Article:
) -- The U.S. housing market relies almost entirely on government support, but distant glimmers of a private-sector alternative are growing brighter.

You may not realize it, but if you have received a home loan since late 2008, it is very likely that the only reason you were able to do so is because the government was prepared to guarantee it via

Fannie Mae



Freddie Mac


, Ginnie Mae or insurance from the Federal Housing Authority.

Government loans (better known as "conforming" loans) accounted for somewhere between 84% and 90% of total mortgage debt extended since the start of 2009, according to data from Inside Mortgage Finance and Royal Bank of Scotland. That compares to 60% to 65% in the pre-housing bubble days of 1994 to 2002, and just 36% when the mortgage market peaked in 2006.

A big reason for the disappearance of the private mortgage market has been the shutdown of the market for private mortgage backed securities (MBS) -- bonds created from groups of mortgages.

There used to be a thriving private market for MBS. It exceeded $700 billion in 2005 and 2006, according to the

Financial Times

. It essentially disappeared following the 2008-2009 subprime crisis, however. Total issuance in 2010 and 2011 combined totaled just $1 billion,

according to Bloomberg News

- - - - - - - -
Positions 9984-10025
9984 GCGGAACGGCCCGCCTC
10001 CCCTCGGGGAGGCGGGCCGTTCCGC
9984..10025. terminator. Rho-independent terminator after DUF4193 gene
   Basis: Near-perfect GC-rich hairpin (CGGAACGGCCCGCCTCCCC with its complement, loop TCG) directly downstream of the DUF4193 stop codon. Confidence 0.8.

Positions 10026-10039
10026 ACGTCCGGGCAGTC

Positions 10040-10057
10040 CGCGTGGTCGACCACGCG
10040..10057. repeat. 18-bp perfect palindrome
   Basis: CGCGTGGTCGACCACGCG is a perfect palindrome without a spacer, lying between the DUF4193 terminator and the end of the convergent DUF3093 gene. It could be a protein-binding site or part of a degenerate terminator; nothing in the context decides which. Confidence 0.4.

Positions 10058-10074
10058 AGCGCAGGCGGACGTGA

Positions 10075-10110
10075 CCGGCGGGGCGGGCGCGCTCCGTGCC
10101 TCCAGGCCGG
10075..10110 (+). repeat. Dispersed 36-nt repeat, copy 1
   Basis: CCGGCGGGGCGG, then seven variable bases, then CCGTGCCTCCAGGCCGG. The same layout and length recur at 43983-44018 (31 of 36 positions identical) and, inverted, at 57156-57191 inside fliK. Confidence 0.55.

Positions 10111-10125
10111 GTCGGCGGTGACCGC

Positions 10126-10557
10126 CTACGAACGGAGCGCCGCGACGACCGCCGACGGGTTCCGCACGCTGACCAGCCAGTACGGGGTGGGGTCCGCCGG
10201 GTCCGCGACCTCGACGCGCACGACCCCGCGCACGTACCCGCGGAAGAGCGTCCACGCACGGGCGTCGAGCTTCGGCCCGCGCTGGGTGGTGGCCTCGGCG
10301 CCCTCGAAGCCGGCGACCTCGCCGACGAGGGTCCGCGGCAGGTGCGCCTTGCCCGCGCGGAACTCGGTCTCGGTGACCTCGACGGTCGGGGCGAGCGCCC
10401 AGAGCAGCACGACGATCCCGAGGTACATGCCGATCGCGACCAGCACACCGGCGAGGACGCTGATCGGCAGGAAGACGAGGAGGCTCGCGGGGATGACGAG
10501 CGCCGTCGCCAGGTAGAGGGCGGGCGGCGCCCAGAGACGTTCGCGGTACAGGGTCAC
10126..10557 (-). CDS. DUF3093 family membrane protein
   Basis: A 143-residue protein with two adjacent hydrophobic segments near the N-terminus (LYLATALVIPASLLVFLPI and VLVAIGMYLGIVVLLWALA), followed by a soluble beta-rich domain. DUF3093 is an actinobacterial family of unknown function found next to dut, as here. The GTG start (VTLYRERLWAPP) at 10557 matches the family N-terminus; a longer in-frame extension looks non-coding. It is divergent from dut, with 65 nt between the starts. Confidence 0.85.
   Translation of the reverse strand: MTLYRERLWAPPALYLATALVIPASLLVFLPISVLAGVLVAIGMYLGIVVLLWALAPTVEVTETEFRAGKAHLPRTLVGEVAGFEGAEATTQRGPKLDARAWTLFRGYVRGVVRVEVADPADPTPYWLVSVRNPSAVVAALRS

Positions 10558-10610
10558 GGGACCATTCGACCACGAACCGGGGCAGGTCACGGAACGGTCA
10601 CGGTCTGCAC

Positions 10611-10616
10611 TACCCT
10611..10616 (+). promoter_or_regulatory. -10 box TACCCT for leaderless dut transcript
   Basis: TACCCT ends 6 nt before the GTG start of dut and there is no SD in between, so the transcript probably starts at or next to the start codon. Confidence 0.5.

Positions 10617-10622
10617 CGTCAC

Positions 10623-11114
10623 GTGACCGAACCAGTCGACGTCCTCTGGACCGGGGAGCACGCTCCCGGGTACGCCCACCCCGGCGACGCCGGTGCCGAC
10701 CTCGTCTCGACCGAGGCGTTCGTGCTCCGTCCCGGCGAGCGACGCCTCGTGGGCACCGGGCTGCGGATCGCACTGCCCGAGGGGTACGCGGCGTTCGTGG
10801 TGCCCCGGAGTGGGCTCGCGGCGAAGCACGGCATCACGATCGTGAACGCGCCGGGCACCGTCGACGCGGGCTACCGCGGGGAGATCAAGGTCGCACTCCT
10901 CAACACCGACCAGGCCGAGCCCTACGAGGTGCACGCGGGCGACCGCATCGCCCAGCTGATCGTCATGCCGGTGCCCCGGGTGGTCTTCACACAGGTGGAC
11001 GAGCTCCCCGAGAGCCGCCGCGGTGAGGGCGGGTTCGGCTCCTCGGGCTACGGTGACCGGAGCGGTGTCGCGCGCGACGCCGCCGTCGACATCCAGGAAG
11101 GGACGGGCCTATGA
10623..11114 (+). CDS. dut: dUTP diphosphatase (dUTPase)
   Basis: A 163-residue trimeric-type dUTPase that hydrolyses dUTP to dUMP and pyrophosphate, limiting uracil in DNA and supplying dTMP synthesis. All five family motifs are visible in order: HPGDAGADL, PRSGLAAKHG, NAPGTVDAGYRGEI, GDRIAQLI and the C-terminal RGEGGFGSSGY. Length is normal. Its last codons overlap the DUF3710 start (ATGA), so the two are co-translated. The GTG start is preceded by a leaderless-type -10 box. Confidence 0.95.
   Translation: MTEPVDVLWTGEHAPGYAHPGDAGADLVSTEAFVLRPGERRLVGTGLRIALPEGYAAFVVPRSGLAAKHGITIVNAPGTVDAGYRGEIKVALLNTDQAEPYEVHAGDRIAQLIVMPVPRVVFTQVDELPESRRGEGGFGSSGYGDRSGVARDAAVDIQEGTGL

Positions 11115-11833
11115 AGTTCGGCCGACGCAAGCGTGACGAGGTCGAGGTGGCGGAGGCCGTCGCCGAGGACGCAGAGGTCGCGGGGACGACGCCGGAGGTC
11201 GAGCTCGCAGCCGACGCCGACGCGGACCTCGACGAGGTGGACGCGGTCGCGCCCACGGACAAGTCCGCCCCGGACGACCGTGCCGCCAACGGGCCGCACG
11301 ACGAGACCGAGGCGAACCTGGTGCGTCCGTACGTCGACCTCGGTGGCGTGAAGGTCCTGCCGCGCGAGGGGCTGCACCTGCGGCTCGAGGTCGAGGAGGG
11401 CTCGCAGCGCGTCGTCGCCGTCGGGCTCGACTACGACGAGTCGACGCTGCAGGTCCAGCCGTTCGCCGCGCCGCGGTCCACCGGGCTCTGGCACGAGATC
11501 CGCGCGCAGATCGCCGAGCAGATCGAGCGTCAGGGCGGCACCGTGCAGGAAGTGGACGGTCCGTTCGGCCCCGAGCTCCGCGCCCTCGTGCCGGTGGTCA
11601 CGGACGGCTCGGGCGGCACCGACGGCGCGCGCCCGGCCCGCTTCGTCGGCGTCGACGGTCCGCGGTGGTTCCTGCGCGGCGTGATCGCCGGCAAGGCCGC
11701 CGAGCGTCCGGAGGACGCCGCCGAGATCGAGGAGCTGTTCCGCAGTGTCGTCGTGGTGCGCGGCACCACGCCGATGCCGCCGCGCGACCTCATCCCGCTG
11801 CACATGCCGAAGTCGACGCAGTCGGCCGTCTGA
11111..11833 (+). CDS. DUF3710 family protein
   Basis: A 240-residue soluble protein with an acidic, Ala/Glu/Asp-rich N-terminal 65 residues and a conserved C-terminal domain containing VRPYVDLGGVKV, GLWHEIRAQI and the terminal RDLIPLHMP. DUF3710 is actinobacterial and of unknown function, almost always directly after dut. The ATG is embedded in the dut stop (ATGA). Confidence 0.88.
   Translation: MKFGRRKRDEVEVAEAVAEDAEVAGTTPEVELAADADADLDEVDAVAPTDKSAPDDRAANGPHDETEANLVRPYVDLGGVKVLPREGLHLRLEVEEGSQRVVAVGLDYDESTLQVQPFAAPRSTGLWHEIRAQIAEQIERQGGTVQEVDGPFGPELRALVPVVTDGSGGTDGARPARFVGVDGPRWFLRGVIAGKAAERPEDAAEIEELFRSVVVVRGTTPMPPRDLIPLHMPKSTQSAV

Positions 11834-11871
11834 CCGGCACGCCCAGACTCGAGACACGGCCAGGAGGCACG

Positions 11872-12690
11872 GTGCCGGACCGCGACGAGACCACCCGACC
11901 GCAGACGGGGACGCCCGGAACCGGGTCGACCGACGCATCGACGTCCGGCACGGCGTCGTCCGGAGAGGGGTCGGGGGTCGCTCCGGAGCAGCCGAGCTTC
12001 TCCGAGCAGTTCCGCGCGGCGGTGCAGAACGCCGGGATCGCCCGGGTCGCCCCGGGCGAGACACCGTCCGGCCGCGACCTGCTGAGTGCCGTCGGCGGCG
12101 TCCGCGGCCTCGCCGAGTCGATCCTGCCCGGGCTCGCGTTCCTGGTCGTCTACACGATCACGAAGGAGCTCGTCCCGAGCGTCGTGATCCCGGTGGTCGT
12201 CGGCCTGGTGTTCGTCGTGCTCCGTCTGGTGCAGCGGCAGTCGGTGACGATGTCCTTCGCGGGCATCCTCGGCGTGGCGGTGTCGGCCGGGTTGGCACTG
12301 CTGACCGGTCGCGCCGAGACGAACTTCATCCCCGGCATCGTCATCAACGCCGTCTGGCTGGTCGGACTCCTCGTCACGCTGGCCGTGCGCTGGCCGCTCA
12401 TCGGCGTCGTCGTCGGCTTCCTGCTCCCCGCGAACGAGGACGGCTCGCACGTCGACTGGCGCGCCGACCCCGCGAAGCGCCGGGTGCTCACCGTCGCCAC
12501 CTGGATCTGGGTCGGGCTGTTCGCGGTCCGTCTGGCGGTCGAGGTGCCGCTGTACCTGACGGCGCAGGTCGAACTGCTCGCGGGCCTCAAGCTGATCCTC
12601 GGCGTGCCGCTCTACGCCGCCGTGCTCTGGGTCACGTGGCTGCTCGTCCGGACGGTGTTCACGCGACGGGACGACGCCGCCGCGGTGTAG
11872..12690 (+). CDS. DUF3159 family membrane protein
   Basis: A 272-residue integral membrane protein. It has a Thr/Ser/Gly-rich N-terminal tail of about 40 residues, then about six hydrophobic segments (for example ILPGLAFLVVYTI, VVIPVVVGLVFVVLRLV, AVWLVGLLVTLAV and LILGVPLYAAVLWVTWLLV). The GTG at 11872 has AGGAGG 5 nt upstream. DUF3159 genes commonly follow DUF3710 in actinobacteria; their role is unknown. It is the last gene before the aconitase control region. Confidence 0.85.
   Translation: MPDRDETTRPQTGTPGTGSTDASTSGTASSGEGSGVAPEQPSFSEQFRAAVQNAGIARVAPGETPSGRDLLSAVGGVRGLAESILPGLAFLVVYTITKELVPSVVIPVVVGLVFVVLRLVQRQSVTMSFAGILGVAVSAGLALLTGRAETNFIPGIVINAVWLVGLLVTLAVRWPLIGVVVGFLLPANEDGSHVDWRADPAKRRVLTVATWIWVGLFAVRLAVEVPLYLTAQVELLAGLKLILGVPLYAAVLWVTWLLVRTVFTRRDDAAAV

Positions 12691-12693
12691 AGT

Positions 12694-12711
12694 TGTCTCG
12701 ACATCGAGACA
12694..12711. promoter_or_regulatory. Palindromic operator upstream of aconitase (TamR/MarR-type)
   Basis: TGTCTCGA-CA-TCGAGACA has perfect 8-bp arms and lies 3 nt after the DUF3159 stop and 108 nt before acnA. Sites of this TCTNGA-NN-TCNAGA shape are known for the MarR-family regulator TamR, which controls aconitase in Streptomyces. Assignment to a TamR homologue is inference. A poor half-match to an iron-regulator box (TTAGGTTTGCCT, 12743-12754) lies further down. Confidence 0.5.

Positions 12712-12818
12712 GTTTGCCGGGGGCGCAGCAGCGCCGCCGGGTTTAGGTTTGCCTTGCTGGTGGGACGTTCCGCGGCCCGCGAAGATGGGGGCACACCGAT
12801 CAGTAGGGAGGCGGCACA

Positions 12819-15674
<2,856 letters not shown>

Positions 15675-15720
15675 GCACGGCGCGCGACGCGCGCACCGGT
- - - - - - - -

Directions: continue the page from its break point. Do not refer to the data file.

Since the crisis, bond investors haven't been willing to buy MBS that don't have a government guarantee. And the government guarantee is critical, notes Jeana Curro, director of Agency MBS Strategy at Royal Bank of Scotland.

"Whoever is buying this bond -- whether it's a hedge fund or an insurance company or a pension fund or a bank portfolio -- they're not taking the credit of the individual homeowners," she said. "They're taking the credit of the U.S. government. So by doing that, it really broadens the investor base. Our product is probably one of the more actively traded ones. If you look at the credit universe, there's a much smaller number of investors who play in there."

Forget about "subprime" or "Alt-A" loans to people with less than pristine credit. Those barely exist anymore. Subprime-mortgage origination fell from a high of $625 billion in 2005 to just $4 billion a year since 2009. That may be a good thing. But "jumbo" mortgages are only about 20% of where they were, and home equity loan origination is at about 10%. A big reason the numbers are so low is the lack of a private MBS market.

Lately, however, there are signs of life in the private market. Last year saw $6 billion in new issuance, and that could double or even triple in 2012, according to Standard & Poor's estimates. Issuers have included

Redwood Trust

(RWT) - Get Report


Credit Suisse

(CS) - Get Report

, though Bayview Opportunity Fund also sold a deal this week according to the


. And

Bloomberg News

reported Wednesday that

JPMorgan Chase

(JPM) - Get Report

could sell its first MBS since the crisis as soon as this month. Also

Invesco Mortgage Capital

(IVR) - Get Report

is "in the early stages of setting up a conduit so as to be able to buy mortgage loans and securitize them as the private-label RMBS market gathers steam," according to a report Thursday from FBR Capital Markets.

Still, Rui Pereira, head of RMBS at Fitch Ratings, isn't overly impressed.

"We're starting to see some emerging activity, but it's off a very, very low base," he says.

-- Written by Dan Freed in New York

Follow @dan_freed

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